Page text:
A lot of old school gamers have fond memories of waking up each saturday morning to catch the latest adventures of Hank, Eric, Bobby, Sheila, Presto and Diana in their epic quest to thwart the forces of Venger and Tiamat and ultimately find their way back to the "real" world from the "world of Dungeons & Dragons" they had been magically transported to.
In that spirit of nostalgia, and as a tribute to the light hearted heroic adventures of that era, I present a short series of posts detailing the characters, magic and adventure locales from the Animated Series, adapted loosely to a Mystara campaign mindset. Hopefully something here will find its way into a Classic D&D game somewhere.
First off, we take a look at the mentor and guide to our heroes, an enigmatic being known only as the Dungeon Master.
The Dungeon Master is essentially an all powerful, invincible Immortal. He avoids direct conflicts, but cannot be harmed by any known means. Through some personal code or perhaps a pact with the other powers of the multiverse, he also avoids most direct intervention in the affairs of mortals, choosing instead to aid them through gifts of potent magical items and sometimes cryptic hints and advice.
The details of the Dungeon Master's prior doings in the Known World are a bit sketchy, but here are the basics:
Historians in Karameikos know the Dungeon Master by his mortal name, Gygar. As a mortal wizard, Gygar peacefully ruled a small realm around Lake Windrush in northeastern Karameikos, just north of the town of Threshold, from which the ruins of his old keep, Mistamere, can be seen. After a lengthy reign, Gygar vanished from Mistamere and Karameikos, and eventually his servants and the other folk of the keep abandoned it, claiming the dungeons beneath were haunted by evils emboldened by their master's "death".
Gygar didn't die though, during the final years of his reign, he had withdrawn to his keep to experiment with new magical items and train a small coven of apprentices; all part of his pursuit of the Paragon Path to Immortality (as described in the D&D Master's Set, DM's Book). Once he achieved Immortality, Gygar became obsessed with travelling the myriad planes of the multiverse and quickly lost interest in the mundane affairs of his realm in Karameikos.
Of particular interest to Gygar is the seemingly infinite alternate manifestations of the prime material plane, of which Mystara is but one example. The old wizard and his circle of apprentices, who began calling themselves The Game Wizards, based on a theory of Gygar's that all the prime worlds and their mortal inhabitants are simply pawns in the games some eldritch group of elder Immortals or Gods play and the rationale that by achieving Immortality themselves, the group could become part of this mysterious pantheon of masters of the multiversal game, have explored dozens of worlds, linking them together through both lore and actual planar gates.
As his knowledge of the workings of the different prime material planes increased, Gygar, who worried some dark Immortals or Fiends would learn of his true identity and thus gain some power over him, took to calling himself the Dungeon Master, and only the highest members of his circle of wizards now recall his true name.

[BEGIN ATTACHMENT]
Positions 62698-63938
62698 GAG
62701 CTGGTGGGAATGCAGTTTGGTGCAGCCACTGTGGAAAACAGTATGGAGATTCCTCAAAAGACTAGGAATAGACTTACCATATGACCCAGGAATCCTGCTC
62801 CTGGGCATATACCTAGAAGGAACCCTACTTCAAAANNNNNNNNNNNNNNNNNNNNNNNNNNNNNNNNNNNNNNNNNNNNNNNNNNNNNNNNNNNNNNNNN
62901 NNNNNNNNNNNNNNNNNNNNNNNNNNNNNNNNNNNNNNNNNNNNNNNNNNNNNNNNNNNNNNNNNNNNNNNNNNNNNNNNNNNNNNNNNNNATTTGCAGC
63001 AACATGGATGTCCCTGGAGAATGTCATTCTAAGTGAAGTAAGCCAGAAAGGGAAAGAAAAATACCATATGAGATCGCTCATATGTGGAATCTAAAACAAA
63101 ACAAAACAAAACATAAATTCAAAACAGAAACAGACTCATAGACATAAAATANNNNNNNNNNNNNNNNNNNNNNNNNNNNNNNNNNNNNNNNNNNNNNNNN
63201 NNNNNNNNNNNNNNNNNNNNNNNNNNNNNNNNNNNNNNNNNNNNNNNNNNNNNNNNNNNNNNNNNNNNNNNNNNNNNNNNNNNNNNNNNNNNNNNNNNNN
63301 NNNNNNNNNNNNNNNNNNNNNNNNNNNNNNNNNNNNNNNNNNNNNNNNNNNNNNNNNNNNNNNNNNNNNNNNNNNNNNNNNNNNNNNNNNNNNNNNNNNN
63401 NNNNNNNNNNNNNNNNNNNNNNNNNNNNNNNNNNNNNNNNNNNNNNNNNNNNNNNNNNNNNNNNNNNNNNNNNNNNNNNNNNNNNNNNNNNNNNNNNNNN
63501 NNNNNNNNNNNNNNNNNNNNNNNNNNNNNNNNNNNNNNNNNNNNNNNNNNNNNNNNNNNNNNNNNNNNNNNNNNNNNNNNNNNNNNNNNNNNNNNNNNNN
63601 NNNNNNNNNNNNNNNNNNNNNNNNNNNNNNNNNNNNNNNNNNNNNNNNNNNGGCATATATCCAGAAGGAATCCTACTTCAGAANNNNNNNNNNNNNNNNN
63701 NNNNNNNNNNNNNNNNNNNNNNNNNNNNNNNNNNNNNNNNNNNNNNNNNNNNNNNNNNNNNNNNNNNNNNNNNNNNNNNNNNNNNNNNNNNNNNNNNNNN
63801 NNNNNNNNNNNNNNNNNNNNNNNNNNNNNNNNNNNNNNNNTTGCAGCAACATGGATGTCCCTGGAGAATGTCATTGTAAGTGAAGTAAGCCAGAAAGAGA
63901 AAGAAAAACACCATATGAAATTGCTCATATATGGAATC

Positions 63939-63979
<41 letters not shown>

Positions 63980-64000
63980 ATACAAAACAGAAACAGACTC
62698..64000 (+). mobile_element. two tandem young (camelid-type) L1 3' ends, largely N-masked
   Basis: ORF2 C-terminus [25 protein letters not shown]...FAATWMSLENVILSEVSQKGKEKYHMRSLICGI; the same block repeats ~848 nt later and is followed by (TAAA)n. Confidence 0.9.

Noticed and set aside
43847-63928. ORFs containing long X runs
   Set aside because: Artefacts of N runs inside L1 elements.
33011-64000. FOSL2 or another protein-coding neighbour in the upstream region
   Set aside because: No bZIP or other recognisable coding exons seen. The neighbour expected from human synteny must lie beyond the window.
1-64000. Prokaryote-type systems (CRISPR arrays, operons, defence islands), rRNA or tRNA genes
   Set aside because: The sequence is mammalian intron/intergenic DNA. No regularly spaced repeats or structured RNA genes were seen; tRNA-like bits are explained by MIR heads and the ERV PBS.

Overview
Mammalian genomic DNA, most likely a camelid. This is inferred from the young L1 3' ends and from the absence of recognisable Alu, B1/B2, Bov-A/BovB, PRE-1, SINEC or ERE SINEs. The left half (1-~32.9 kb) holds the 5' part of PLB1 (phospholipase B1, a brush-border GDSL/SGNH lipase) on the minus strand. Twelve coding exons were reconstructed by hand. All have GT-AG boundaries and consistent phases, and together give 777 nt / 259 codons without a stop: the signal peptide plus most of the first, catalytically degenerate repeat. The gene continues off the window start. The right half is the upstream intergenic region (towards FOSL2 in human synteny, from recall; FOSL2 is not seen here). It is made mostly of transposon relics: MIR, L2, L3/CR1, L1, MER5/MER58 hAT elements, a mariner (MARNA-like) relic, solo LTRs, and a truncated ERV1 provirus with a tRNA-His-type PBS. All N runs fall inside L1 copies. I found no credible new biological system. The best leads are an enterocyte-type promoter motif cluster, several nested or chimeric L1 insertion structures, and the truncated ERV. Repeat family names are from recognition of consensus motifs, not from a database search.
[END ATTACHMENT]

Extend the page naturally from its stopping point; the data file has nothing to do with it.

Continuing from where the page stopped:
As it happens, the Dungeon Master discovered and became fascinated by a world whose inhabitants called it simply "earth". A rather mundane world, free of monsters and magic and overseen by aloof Immortals who rarely manipulated things in the world, preferring to watch from on high as the mortal humans "found their way", the Dungeon Master reveled in revealing the wonders of the other primes to these silly, naive humans. After sharing as much lore of magic and monsters (or, as he is apt to say "Dungeons & Dragons) to the people of earth as he felt possible, he came up with a mischievous plan: He would take a group of average young people from earth and transport them to Mystara, to see how people from such a mundane realm would react to the wonders of a magical place such as Karameikos!
He chose a group of teenagers; Eric, Hank, Diana, Sheila and Albert (who is teasingly known as Presto due to his obsession with real world stage magic), who were riding a fantasy themed roller coaster at a carnival, along with Sheila's little brother Bobby, and magically transported them to Mystara, where he keeps them out of serious trouble while watching how they adapt to life in a world full of magic and monsters.
Using the Dungeon Master in a Classic D&D campaign:
PC parties who interact with the teens and pose a threat to them for whatever reason are apt to run afoul of the Dungeon Master, but his interference on behalf of the kids is usually harmless, just enough to get them out of danger without harming those threatening them too much.
On the other hand, if the DM (the real one, the game referee) wants to send the PCs on a little world hopping adventure, to another campaign setting or even to the "real" world of earth, the Dungeon Master makes for an interesting tool to do so. Perhaps a situation on the other world has piqued his interest and he needs a party of brave heroes to step in and act on his behalf?
On the other hand, the entire idea of the teenagers and the Dungeon Master and magical roller coasters may be a bit too silly for a more serious D&D campaign. That's fine, but I at least hope this made for an interesting read.
This article is (quite obviously) dedicated to Gary Gygax and the rest of the Game Wizards at TSR and WotC who've helped an entire generation of us unlock the magic, wonder and Dungeons and Dragons of our imagination. We're forever in your debt!